Social areas will be a center of activity for those living in the Pinoalto complex in Boquete.


Matisse, another residential complex in Costa del Este, meets the needs of executives and their trailing families. With over 4,000 square feet of living space and separate maids’ quarters, these residential homes look out over Panama Bay and come with 24-hour security, a business center, and a private entrance for domestic help. All units have access to multiple swimming pools, and private social areas.


Expats and visitors are sometimes surprised by the energy of living in a sophisticated urban center, but only minutes from the white sandy beaches of the Caribbean. Fifteen minutes outside Panama City and on the subway line is a residential tower that looks over the Panama Canal. Casa Bonita, is adjacent to the Playa Bonita Westin Resort, with upscale restaurants, a Clarins Spa, and routine retail outlets such as a grocery, hardware, and pharmacy.

The Pinoalto complex offers residents one-, two- and three-bedroom options, common social gathering areas, and layouts that embrace the beautiful weather and greenery that define the region.


The residences, located in the town of Boquete, near the border of Costa Rica, provide expats and vacationers with consistent spring-like weather. Since Boquete is also the “Breadbasket” of Panama, there is no shortage of fresh, inexpensive vegetables and farm meats. While Boquete is not located directly on the water, it is only 50 minutes to the Pacific Ocean or 2.5 hours to the crystal blue waters of the Caribbean. The Pinoalto complex also provides a medical presence on-site, augmenting the high-tech hospital located less than an hour away in neighboring David. Beach lovers are attracted to resort living in Coronado and Nueva Gorgona and those loving the energy of an urban city are finding happiness in Panama City.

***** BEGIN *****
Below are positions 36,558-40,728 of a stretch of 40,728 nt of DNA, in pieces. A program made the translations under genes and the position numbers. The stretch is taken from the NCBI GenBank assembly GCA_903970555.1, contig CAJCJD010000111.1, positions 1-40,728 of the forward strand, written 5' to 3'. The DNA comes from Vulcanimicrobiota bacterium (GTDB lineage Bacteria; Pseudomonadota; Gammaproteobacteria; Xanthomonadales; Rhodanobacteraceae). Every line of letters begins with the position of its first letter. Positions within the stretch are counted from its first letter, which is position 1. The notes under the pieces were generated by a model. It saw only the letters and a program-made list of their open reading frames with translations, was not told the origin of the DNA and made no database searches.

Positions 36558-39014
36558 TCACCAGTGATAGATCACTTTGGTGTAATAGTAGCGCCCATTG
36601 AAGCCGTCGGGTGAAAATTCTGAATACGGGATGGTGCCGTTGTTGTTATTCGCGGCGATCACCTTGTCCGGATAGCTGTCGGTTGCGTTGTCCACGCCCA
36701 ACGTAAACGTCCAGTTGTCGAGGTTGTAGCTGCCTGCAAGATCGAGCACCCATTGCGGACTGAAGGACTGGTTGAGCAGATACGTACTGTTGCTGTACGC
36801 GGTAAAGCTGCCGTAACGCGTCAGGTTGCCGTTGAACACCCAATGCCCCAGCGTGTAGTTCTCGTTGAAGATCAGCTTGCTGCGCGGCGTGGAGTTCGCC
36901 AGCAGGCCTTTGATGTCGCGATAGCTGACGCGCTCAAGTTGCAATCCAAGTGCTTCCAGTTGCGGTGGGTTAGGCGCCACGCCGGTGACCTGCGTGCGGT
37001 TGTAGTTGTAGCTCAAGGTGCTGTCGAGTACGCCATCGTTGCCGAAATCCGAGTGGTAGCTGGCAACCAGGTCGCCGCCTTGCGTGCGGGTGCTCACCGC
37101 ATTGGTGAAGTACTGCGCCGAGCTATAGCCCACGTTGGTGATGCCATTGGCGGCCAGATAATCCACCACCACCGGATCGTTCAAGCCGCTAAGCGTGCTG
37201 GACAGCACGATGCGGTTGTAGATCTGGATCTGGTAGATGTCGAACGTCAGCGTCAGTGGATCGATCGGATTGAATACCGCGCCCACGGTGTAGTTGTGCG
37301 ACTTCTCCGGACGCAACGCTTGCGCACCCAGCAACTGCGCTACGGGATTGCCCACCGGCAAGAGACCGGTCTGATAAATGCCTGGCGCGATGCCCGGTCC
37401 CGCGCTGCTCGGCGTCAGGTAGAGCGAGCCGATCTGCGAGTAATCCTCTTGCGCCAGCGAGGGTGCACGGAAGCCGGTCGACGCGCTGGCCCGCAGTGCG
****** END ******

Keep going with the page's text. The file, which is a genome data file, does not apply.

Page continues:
An Urban Feel With Frank Gehry

The Biomuseo, located on the Amador Causeway in downtown Panama City is a colorful structure that looks like a toucan taking flight. The Amador Causeway consists of four islands and dirt taken from building the Panama Canal and provides a beautiful walkway that includes restaurants, cruise piers, and other forms of entertainment.

The skyline of Panama City with its skyscrapers and sophisticated retail shops impresses and surprises many visitors. A few years ago Central and South Americans hopped on planes for a quick trip to Miami to shop, but now those shoppers are staying closer to home and buying in Panama City. Michelin-starred chefs are opening amazing restaurants that are being ranked among the world’s best. 


Recently a museum was opened that paid homage to what Panama has been to the world and to the females in the life of world-class architect, Frank Gehry. Gehry married a woman from Panama and they had four lovely daughters. Gehry gave his first building in Central America to the country in a way of saying thanks for all the “lovely, fiery women in my life.”